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Feingold, Johnson Rematch Expected to be Among the Most-Watched Senate Races


The outcome of next year’s battle between former senator Russ Feingold and incumbent Ron Johnson could determine which party controls the U.S. Senate.

The contest will be a rematch of 2010, when Johnson ousted Feingold.

Wisconsin first sent Feingold to the Senate in 1992. The Democrat was perhaps best known for shepherding through bipartisan campaign finance reform, and casting the lone “no” vote against the Patriot Act, after the 9-11 attacks.

Feingold served three terms, until Republican Ron Johnson, a wealthy Oshkosh business owner, won the office in November 2010. It was two years into Barack Obama’s presidency, and the country remained in the grips of the Great Recession. Johnson was among the Republicans campaigning against the president’s record.

“We need to restore fiscal sanity to this nation. Certainly one of the ways we can restore fiscal sanity is to repeal the health care bill,” Johnson said at his victory party.

The same evening, in Feingold’s concession speech, he promised supporters he would not disappear from the political landscape.

“I hope and I intend to continue to work with all of you in future as much as possible. It’s on to the next fight,” Feingold said.

Feingold remained in public service, as an envoy to Africa for president Obama. Yet the former senator stayed largely out of the public eye. That changed, with his campaign announcement on Thursday.

“My desire to serve is stronger than ever,” Feingold said in a video to supporters. He added: “People tell me all the time that our politics in Washington are broken and that multi-millionaires, billionaires, and big corporations are calling all the shots.” Feingold says he’d restore independence and bipartisanship to the Senate.

Sen. Johnson’s campaign website labels Feingold a career politician, who would contribute to Washington’s problems.

Johnson has made a name for himself as chair of the Senate homeland security committee. He’s championed border security, and called on the United States to better protect itself from terrorist threats.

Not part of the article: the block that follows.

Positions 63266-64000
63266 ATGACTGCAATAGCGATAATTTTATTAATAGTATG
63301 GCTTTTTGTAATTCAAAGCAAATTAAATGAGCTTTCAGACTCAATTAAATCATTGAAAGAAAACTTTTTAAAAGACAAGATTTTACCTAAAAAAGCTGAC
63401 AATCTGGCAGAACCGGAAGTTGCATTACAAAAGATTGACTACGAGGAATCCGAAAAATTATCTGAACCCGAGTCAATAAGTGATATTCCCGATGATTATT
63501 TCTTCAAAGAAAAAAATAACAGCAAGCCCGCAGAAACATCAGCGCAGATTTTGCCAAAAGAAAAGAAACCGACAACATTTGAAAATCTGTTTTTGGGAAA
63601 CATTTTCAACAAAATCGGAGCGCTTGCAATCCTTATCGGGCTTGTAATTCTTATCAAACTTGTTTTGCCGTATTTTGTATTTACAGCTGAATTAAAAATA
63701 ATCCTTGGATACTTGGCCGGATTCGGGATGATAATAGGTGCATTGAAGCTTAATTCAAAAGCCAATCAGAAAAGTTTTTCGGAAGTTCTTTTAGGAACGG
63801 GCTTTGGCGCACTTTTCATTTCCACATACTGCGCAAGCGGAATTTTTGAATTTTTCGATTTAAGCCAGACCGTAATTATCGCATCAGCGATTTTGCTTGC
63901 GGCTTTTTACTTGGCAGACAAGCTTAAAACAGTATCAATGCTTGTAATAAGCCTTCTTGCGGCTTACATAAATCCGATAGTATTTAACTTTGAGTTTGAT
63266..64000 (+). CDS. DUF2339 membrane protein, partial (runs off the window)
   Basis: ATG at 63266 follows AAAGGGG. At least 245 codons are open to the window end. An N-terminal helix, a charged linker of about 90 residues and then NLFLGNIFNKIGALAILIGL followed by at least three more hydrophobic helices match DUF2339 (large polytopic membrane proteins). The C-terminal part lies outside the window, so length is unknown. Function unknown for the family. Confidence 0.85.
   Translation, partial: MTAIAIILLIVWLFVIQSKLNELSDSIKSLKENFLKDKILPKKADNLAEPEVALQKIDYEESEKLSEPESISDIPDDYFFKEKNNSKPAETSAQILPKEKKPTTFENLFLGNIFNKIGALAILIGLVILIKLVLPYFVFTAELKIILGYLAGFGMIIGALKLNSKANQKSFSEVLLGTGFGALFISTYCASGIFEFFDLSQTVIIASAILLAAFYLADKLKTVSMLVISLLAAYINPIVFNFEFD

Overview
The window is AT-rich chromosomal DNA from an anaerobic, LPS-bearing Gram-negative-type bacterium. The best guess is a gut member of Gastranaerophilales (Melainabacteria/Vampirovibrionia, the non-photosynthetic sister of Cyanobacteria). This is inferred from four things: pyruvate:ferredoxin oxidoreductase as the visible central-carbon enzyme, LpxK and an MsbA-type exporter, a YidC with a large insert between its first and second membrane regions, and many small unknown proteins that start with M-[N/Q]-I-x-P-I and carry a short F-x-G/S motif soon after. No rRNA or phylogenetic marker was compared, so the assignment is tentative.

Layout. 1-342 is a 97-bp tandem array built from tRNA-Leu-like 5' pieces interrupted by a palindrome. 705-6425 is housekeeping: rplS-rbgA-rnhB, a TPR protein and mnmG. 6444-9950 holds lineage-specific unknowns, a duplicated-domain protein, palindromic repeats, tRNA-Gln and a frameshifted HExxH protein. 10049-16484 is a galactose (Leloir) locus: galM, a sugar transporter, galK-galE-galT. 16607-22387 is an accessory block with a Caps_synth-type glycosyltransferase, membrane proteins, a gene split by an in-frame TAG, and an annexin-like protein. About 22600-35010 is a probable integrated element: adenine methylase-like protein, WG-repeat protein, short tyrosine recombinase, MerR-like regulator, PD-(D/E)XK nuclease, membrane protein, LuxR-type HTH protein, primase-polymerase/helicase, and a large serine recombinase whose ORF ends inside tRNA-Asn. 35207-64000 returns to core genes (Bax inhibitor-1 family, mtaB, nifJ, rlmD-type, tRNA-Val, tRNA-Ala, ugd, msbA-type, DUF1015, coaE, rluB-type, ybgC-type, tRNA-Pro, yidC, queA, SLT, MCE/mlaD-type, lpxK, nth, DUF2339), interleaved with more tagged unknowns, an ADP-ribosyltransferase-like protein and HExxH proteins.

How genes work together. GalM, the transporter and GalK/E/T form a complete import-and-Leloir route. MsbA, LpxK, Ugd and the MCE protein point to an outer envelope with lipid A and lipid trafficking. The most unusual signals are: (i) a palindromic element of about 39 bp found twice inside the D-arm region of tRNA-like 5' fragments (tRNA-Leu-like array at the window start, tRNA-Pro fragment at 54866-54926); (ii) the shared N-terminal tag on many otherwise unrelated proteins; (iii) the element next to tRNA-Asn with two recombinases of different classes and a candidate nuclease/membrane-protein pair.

Johnson also touted his reputation in an interview posted on YouTube in February, asking: “Do you want to send (to Washington) somebody like myself who’s a citizen legislator, somebody who comes from the private sector, understands it’s in the private sector where long-lasting, self-sustaining, good-paying jobs are really created?”

UW-Madison political science professor David Canon notes that both candidates are trying to portray the other as the political insider. He thinks their campaigns also will focus on the economy, national security and the Affordable Care Act, with Johnson weighing in firmly on the right, and Feingold, on the left.

Canon expects the issues to evolve over the months, in the wake of national and global events.

“Say there’s another major economic crisis, there could be another terrorist attack. Any one of those things could emerge as a top issue that right now we’re not thinking of,” Canon says.

What may be more notable than the issues, however, is the timing of the race. That’s according to Christopher Murray, of Marquette University’s Les Aspin Center for Government in Washington, DC. Murray says the contest will take place in a presidential election year, likely favoring Feingold.

“Midterm elections advantage Republican candidates and presidential elections advantage Democratic candidates, by virtue of who the different types of people are who show up,” Murray says.

Murray says the other factor of note in the race is how it fits into the national political picture. Republicans grabbed control of the Senate last year by just a few seats. Johnson’s is expected to be one of six that Democrats pursue in 2016.

Ann-Elise Henzl became News Director in September 2017.
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